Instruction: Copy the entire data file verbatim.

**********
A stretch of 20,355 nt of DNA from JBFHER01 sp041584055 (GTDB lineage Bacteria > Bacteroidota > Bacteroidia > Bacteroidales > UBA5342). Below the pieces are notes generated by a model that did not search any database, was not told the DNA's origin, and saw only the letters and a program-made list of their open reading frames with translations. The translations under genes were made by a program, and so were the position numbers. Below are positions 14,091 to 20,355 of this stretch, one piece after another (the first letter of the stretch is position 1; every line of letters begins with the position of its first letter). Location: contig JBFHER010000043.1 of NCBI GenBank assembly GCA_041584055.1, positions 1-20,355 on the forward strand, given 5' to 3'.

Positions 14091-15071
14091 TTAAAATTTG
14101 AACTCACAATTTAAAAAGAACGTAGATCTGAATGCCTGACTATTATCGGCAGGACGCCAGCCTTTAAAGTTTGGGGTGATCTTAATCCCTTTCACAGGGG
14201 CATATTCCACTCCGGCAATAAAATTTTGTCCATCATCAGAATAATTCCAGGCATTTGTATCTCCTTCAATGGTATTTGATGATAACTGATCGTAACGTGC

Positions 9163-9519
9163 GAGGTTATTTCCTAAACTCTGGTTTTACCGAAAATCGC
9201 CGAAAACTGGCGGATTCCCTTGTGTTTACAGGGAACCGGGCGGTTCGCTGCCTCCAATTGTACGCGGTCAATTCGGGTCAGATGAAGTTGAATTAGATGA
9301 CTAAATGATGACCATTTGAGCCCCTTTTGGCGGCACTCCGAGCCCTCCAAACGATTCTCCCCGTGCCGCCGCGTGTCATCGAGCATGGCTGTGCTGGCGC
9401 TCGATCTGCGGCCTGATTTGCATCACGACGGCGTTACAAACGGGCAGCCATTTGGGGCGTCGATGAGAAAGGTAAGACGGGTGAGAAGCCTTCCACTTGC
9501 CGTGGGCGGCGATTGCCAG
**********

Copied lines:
A stretch of 20,355 nt of DNA from JBFHER01 sp041584055 (GTDB lineage Bacteria > Bacteroidota > Bacteroidia > Bacteroidales > UBA5342). Below the pieces are notes generated by a model that did not search any database, was not told the DNA's origin, and saw only the letters and a program-made list of their open reading frames with translations. The translations under genes were made by a program, and so were the position numbers. Below are positions 14,091 to 20,355 of this stretch, one piece after another (the first letter of the stretch is position 1; every line of letters begins with the position of its first letter). Location: contig JBFHER010000043.1 of NCBI GenBank assembly GCA_041584055.1, positions 1-20,355 on the forward strand, given 5' to 3'.

Positions 14091-15071
14091 TTAAAATTTG
14101 AACTCACAATTTAAAAAGAACGTAGATCTGAATGCCTGACTATTATCGGCAGGACGCCAGCCTTTAAAGTTTGGGGTGATCTTAATCCCTTTCACAGGGG
14201 CATATTCCACTCCGGCAATAAAATTTTGTCCATCATCAGAATAATTCCAGGCATTTGTATCTCCTTCAATGGTATTTGATGATAACTGATCGTAACGTGC

Positions 9163-9519
9163 GAGGTTATTTCCTAAACTCTGGTTTTACCGAAAATCGC
9201 CGAAAACTGGCGGATTCCCTTGTGTTTACAGGGAACCGGGCGGTTCGCTGCCTCCAATTGTACGCGGTCAATTCGGGTCAGATGAAGTTGAATTAGATGA
9301 CTAAATGATGACCATTTGAGCCCCTTTTGGCGGCACTCCGAGCCCTCCAAACGATTCTCCCCGTGCCGCCGCGTGTCATCGAGCATGGCTGTGCTGGCGC
9401 TCGATCTGCGGCCTGATTTGCATCACGACGGCGTTACAAACGGGCAGCCATTTGGGGCGTCGATGAGAAAGGTAAGACGGGTGAGAAGCCTTCCACTTGC
9501 CGTGGGCGGCGATTGCCAG